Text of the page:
Pasquale v. Citibank (South Dakota) N.A. et al

Filing 35

ORDER by Judge Paul S. Grewal granting 16 Motion for Summary Judgment (psglc2, COURT STAFF) (Filed on 11/16/2011)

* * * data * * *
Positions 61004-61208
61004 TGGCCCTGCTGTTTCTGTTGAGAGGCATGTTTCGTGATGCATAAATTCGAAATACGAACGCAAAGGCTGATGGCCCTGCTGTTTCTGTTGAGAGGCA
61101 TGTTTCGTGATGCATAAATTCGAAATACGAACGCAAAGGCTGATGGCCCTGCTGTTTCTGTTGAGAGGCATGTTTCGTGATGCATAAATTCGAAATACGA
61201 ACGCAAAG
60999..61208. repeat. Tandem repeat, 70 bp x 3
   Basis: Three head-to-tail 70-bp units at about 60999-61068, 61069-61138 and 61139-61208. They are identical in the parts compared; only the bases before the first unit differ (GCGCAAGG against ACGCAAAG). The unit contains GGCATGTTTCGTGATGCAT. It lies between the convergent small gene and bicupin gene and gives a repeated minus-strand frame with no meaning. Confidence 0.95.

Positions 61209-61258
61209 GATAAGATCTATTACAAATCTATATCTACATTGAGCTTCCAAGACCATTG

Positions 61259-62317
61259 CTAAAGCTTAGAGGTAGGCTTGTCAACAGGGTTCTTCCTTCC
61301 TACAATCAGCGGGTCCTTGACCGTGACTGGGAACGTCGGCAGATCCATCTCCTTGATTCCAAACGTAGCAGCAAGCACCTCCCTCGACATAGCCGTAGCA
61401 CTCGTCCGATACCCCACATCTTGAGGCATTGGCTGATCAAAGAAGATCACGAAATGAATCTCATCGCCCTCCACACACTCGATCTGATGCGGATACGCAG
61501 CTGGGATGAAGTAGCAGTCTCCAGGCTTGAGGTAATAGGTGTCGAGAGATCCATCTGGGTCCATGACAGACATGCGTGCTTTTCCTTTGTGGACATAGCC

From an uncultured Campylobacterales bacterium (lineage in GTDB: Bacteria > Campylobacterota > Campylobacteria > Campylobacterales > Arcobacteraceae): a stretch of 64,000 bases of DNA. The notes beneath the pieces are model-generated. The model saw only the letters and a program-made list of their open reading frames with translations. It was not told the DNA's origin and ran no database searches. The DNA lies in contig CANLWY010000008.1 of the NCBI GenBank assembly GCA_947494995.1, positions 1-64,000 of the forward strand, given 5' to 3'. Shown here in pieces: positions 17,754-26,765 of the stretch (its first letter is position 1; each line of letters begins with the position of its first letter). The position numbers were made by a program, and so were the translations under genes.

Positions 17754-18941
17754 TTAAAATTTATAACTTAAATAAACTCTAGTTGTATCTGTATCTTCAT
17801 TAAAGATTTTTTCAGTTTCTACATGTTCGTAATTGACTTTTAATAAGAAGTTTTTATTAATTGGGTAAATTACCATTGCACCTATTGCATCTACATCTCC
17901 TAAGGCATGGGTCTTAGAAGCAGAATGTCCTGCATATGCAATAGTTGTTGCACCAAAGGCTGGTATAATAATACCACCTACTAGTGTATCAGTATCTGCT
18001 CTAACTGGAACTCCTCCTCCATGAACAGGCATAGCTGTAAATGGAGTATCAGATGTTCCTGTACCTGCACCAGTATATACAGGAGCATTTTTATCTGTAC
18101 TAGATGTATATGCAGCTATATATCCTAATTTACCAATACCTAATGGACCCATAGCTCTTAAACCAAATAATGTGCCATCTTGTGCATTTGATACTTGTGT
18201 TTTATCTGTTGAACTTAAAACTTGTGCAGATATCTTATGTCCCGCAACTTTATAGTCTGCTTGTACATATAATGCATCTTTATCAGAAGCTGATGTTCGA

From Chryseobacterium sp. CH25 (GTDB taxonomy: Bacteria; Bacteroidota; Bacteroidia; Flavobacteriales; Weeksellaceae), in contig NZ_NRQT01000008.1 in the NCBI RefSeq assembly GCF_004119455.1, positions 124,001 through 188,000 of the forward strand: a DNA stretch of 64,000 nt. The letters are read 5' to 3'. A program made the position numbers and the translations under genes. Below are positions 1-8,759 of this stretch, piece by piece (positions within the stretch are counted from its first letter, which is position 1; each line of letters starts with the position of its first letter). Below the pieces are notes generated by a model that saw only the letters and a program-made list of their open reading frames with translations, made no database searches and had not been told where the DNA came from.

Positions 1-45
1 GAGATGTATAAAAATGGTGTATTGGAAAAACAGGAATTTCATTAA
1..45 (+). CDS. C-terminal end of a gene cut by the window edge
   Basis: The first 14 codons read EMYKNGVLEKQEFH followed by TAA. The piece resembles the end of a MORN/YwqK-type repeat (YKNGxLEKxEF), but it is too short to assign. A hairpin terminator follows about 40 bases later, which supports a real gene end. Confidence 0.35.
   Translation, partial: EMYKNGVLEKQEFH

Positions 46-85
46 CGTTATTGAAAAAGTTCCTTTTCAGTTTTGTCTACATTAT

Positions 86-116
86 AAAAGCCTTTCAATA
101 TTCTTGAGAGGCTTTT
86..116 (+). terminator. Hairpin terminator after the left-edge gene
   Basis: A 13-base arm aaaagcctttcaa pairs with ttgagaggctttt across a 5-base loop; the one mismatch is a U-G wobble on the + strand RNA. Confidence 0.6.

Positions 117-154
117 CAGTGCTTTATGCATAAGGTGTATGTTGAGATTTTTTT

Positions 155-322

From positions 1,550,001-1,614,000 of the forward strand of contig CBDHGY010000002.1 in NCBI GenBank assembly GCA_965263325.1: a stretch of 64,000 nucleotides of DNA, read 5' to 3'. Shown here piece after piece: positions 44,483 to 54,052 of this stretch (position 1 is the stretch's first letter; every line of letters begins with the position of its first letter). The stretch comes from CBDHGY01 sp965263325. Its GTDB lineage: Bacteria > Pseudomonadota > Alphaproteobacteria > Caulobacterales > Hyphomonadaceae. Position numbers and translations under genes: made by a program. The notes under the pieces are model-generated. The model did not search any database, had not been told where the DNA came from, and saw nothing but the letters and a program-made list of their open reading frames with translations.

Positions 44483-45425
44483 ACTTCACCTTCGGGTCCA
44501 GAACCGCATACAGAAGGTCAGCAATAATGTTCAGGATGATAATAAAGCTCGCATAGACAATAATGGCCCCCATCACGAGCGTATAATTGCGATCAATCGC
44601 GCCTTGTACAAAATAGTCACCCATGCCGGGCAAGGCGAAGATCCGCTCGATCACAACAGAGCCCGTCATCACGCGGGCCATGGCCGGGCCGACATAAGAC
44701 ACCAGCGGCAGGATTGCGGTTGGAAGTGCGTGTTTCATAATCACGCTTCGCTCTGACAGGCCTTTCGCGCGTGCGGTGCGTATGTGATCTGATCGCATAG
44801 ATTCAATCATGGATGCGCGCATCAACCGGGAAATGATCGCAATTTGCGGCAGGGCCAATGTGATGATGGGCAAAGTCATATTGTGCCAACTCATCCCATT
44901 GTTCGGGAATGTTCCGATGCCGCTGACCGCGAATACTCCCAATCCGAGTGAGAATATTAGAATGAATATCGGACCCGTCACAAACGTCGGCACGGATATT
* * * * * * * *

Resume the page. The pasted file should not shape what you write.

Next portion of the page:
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1 2 3 4 5 6 7 UNITED STATES DISTRICT COURT 8 NORTHERN DISTRICT OF CALIFORNIA 9 SAN JOSE DIVISION United States District Court For the Northern District of California 10 11 12 13 14 15 16 17 18 EUGENE C. PASQUALE, ) ) Plaintiff, ) v. ) ) CITIBANK (SOUTH DAKOTA), N.A., a ) CORPORATION; HUNT & HENRIQUES, a ) general partnership; MICHAEL SCOTT HUNT, ) JANALIE ANN HENRIQUES, DONALD ) SHERRILL, individually and in their official capacity, Case No.: C 11-4299 PSG ORDER GRANTING DEFENDANTS’ MOTION FOR SUMMARY JUDGMENT (Re: Docket No. 16) Defendants. On August 30, 2011, Plaintiff Euguene Pasquale (“Pasquale”) filed a complaint for an order 19 to compel arbitration with Defendants Citibank (South Dakota), Hunt & Henriques, Michael Hunt, 20 Janalie Henriques, and Donald Sherrill (“Defendants”). Before the court is Defendants’ motion for 21 summary judgment. Defendants argue that this action is moot because they have initiated the 22 private arbitration process sought by Pasquale. Pasquale opposes the motion for summary 23 judgment. On November 8, 2011, the parties appeared for oral argument. For the reasons set forth 24 25 26 herein, the court GRANTS Defendants’ motion for summary judgment. I. BACKGROUND 27 Pasquale frames this lawsuit in the alternative – first as an action to compel JAMS private 28 arbitration, and second, as an action for damages under the Fair Debt Collection Practices Act, 15 1 Case No.: 11-4299 PSG ORDER GRANTING DEFENDANTS’ MOTION FOR SUMMARY JUDGMENT 1 U.S.C. ' 1692 et seq. (“FDCPA”) and the Rosenthal Fair Debt Collection Act, Cal. Civ. Code ' 2 1788 et seq. (“RFDCA”).1 Pasquale is alleged to have incurred a financial obligation, within the 3 meaning of “debt” as defined by 15 U.S.C. ' 1692a(5) and “consumer debt” as defined by Cal. Civ. 4 Code ' 1788.2(f), in two Citibank (South Dakota) N.A. (“Citibank”) consumer credit accounts.2 5 According to Pasquale, the terms and conditions of the debt are governed by the Citibank 6 Cardmember Agreement (“the Agreement”) attached to the Complaint.3 The Agreement provides 7 8 9 that either the cardholder or Citibank, “without the other’s consent, may elect mandatory, binding arbitration” for any claim or dispute between the cardholder and Citibank.4 The Agreement United States District Court For the Northern District of California 10 identifies two resources for arbitration under the Agreement: the American Arbitration Association 11 and JAMS.5 Defendants disagree that the Agreement relied on by Pasquale was the operative 12 cardmember agreement governing the accounts at issue.6 13 At some point after Pasquale allegedly accrued debt on the accounts, Citibank referred the 14 accounts to the Hunt & Henriques law firm (“the firm”) for collection. In June 2010, Pasquale 15 16 received collection letters from the firm regarding both accounts.7 On July 8, 2010, Pasquale 17 responded to the first collection solicitation, seeking validation of the debts, demanding Defendants 18 to cease telephone communications, and exercising his right to demand arbitration under the 19 20 1 See Docket No. 1 && 1, 2 (Compl.). 2 See id. & 19. 3 See id. & 20. 4 See id., Ex. 1 at 3. 5 See id., Ex. 1 at 4. 21 22 23 24 25 6 26 27 Defendants argue that the actual Cardmember agreement governing Pasquale’s account only provides for arbitration before the AAA or National Arbitration Forum, not before JAMS. See Docket No. 16 at 2, 3 (Defs.’s Mot. For Summary Judgment); Docket No. 16-1 & 7 (Sherill Decl.). 7 28 Docket No. 1 && 26-29; Docket No. 1, Ex. 2. 2 Case No.: 11-4299 PSG ORDER GRANTING DEFENDANTS’ MOTION FOR SUMMARY JUDGMENT 1 Agreement. Pasquale sent additional letters on August 4 and August 5, 2010.8 On August 16, 2010, 2 the firm filed suit on behalf of Citibank against Pasquale in Santa Clara County Superior Court.9 In 3 response, Pasquale filed a motion to compel private arbitration in the state court. He also initiated a 4 demand for arbitration before JAMS.10 Defendants opposed Pasquale’s motion, stating that they 5 did not object to arbitration but that Pasquale had failed to properly initiate the arbitration 6 process.11 On November 2, 2010, the state court denied Pasquale’s motion.12 7 The JAMS arbitration initiated by Pasquale did not proceed at that time. On August 30, 8 9 2011, as described above, Pasquale filed a complaint in this court to compel arbitration, or in the United States District Court For the Northern District of California 10 alternative, for damages under federal and state consumer protection laws. On September 15, 2011, 11 Defendants’ law firm in this action entered into contact with JAMS seeking to reopen the 12 arbitration proceedings before JAMS, stating that they are willing to apply Pasquale’s version of 13 14 the Agreement to the dispute, and acknowledging responsibility to pay the case-management fees for reopening the cases.13 Defendants paid JAMS the required fees and received correspondence 15 16 17 from JAMS indicating commencement of the arbitration and the need to begin the arbitrator selection process.14 Because Defendants have agreed to proceed with private arbitration before JAMS and have 18 19 been advised by JAMS that an arbitration proceeding has commenced between all parties, 20 21 8 See Docket No. 1 && 30, 31; Exs. 3-6. 22 9 Docket No. 16-1 & 3, Ex. A. 23 10 See Docket No. 1 & 34; Docket No. 20 & 9 (Pasquale Decl.), Ex. D. 24 11 See id. &&4, 5. 25 12 26 See Docket No. 16-1 & 6, Ex. D. It appears that the state court did not issue a written ruling, and this court is not aware of the basis for the denial. 13 See Docket No. 16-2 & 2 (Topor Decl.), Ex. A. 14 See id. && 3, 4, Exs. B, C. 27 28 3 Case No.: 11-4299 PSG ORDER GRANTING DEFENDANTS’ MOTION FOR SUMMARY JUDGMENT 1 Defendants argue that there is no longer any controversy for the court to adjudicate. Pasquale 2 disputes that summary judgment is appropriate at this time based on existing questions of material 3 fact and the danger that Defendants’ voluntary consent to proceed with arbitration is not binding 4 and may allow them to back out after disposition of this case on summary judgment. 5 II. LEGAL STANDARD 6 7 8 9 Summary judgment is proper if there is “no genuine dispute as to any material fact and the movant is entitled to judgment as a matter of law.”15 The moving party bears the initial burden of identifying those portions of the pleadings, discovery and affidavits which demonstrate the absence United States District Court For the Northern District of California 10 of a triable issue of material fact.16 If the moving party meets its initial burden, then the non- 11 moving party must set forth specific facts showing that there is a genuine issue for trial.17 A 12 genuine issue for trial exists if there is sufficient evidence for a reasonable jury, viewing the 13 14 evidence in the light most favorable to the non-moving party, to return a verdict for the nonmoving party.18 If the nonmoving party fails to make the requisite showing, “the moving party is entitled to 15 16 judgment as a matter of law.”19 III. DISCUSSION 17 The sole issue before the court is whether Defendants have demonstrated the absence of any 18 19 triable issue of material fact, and if so, whether Pasquale has met his burden to counter that 20 showing. Defendants offer an attorney affidavit and evidence of correspondence with JAMS as 21 proof of their recent commitment to proceed with arbitration before JAMS on all matters arising 22 23 15 Fed. R. Civ. P. 56(a). 16 See Fed. R. Civ. P. 56(c)(1); Celotex Corp. v. Catrett, 477 U.S. 317, 323 (1986). 17 Fed. R. Civ. P. 56(e). 18 See Anderson v. Liberty Lobby, Inc., 477 U.S. 242, 248 (1986). 19 Celotex, 477 U.S. at 323. 24 25 26 27 28 4 Case No.: 11-4299 PSG ORDER GRANTING DEFENDANTS’ MOTION FOR SUMMARY JUDGMENT 1 from the dispute over Pasquale’s accounts with Citibank.20 Defendants equate their consent to 2 proceed with arbitration as the equivalent of consenting to Pasquale’s petition in his complaint. 3 Because Pasquale’s claims under the FDCPA and RFDCA are plead “strictly in the alternative,” 4 Defendants contend that their consent to arbitrate before JAMS disposes of any case or controversy 5 before the court. The end result, Defendants argue, is that the court lacks subject matter jurisdiction 6 and has no basis to maintain the action. 7 Pasquale responds that disposition on summary judgment would “open the door to further 8 9 delay tactics by defendants in actually engaging in the arbitration process” and would leave United States District Court For the Northern District of California 10 Pasquale without a remedy to compel the process. Pasquale cites Defendants’ previous election to 11 sue in state court rather than respond to Pasquale’s letter demand for arbitration, as well as 12 Defendants’ rejection of Pasquale’s initial attempt at arbitration during the state court lawsuit, to 13 underscore Pasquale’s concern that Defendants’ tardy consent to arbitrate is insufficient to ensure 14 that they will proceed in accordance with their representations. In addition, Pasquale argues that the 15 16 dispute over the applicable cardmember agreement – and whether JAMS is an appropriate 17 arbitration forum given that dispute – creates a material issue of fact at summary judgment. 18 Pasquale contends that Defendants might attempt to use disposition on summary judgment as 19 collateral estoppel for an “inherent factual finding” that the Agreement is not operative for the 20 purpose of arbitration. 21 Pasquale’s concerns are not unfounded, in light of the difficulties that he has encountered 22 securing Defendants’ consent to arbitrate. But in opposition to the motion for summary judgment, 23 24 Pasquale offers only speculation as to Defendants’ insincerity in proceeding with JAMS at this 25 time. The court is not persuaded that Defendants’ earlier repudiation of Pasquale’s attempts to 26 initiate arbitration undermines evidence of Defendants’ more recent actions. Pasquale has not met 27 20 28 See, e.g., Docket No. 16-2 && 2-4, Ex. A-C. 5 Case No.: 11-4299 PSG ORDER GRANTING DEFENDANTS’ MOTION FOR SUMMARY JUDGMENT 1 2 his burden to demonstrate a genuine issue regarding Defendants’ commitment to proceed with the arbitration that is – at this stage – well underway. Likewise, Defendants’ consent to proceed under the Agreement referenced by Pasquale in 3 4 his complaint renders moot the disagreement regarding which cardholder agreement governed 5 Pasquale’s accounts. The court need not reach that dispute, and makes no determination on the 6 merits, regarding the operative agreement that should dictate the selection of a forum for 7 8 arbitration. Pasquale seeks relief from this court in the form of an order compelling Defendants to arbitrate before JAMS per Pasquale’s previous initiations, as well as a declaration that Defendants 10 United States District Court For the Northern District of California 9 violated the FAA and an award of costs and reasonable attorney’s fees.21 Because Defendants are 11 already in arbitration before JAMS per Pasquale’s previous initiation, there is no active case or 12 controversy for the court to adjudicate. The court is thus without subject matter jurisdiction to 13 adjudicate Pasquale’s claims.22 14 Should Defendants delay or terminate the arbitration prematurely, Pasquale is not without 15 16 recourse. The FAA provides that “a party aggrieved by the alleged failure, neglect, or refusal of 17 another to arbitrate under a written agreement for arbitration may petition” the court in a civil 18 action “for an order directing that such arbitration proceed.”23 The undersigned makes no 19 determination on the merits of Pasquale’s petition to compel summary judgment or on Defendants’ 20 21 21 22 22 23 24 25 26 27 The court will not construe Pasquale’s request for declaratory relief regarding the FAA as a claim independent of his petition to compel arbitration. Although the court may issue a declaratory judgment even where another remedy is available, such a determination is within the discretion of the court. See 28 U.S. C. ' 2201(a) (“In a case of actual controversy within its jurisdiction … any court of the United States … may declare the rights and other legal relations of any interested party seeking such declaration, whether or not further relief is or could be sought.”). Moreover, courts generally deny declaratory relief if another remedy is found to be more appropriate. See Smith v. Metropolitan Property & Liab. Ins. Co., 629 F.2d 757, 759 (2nd Cir. 1980); Roark v. South Iron R1 School District, 573 F.3d 556, 559 (8th Cir. 2009) (vacating as “superfluous” a declaratory judgment by the court where the permanent injunction also issued was the “operative remedy”). 23 28 See Docket No. 1, Sec. VII (“Request for Relief”). See 9 U.S.C. ' 4. 6 Case No.: 11-4299 PSG ORDER GRANTING DEFENDANTS’ MOTION FOR SUMMARY JUDGMENT 1 arguments regarding which cardmember agreement should apply. By granting summary judgment 2 in favor of Defendants, the court finds only that it lacks subject matter jurisdiction to adjudicate 3 Pasquale’s claims at this time, based on the fact that the relief sought – private arbitration with 4 Defendants before JAMS – has already been obtained. 5 6 IV. CONCLUSION Pasquale’s petition to compel arbitration has been rendered moot by the successful 7 8 9 United States District Court For the Northern District of California 10 initiation of private arbitration before JAMS. The court therefore GRANTS summary judgment in favor of Defendants on all claims. Dated: November 16, 2011 11 _________________________________ PAUL S. GREWAL United States Magistrate Judge 12 13 14 15 16 17 18 19 20 21 22 23 24 25 26 27 28 7 Case No.: 11-4299 PSG ORDER GRANTING DEFENDANTS’ MOTION FOR SUMMARY JUDGMENT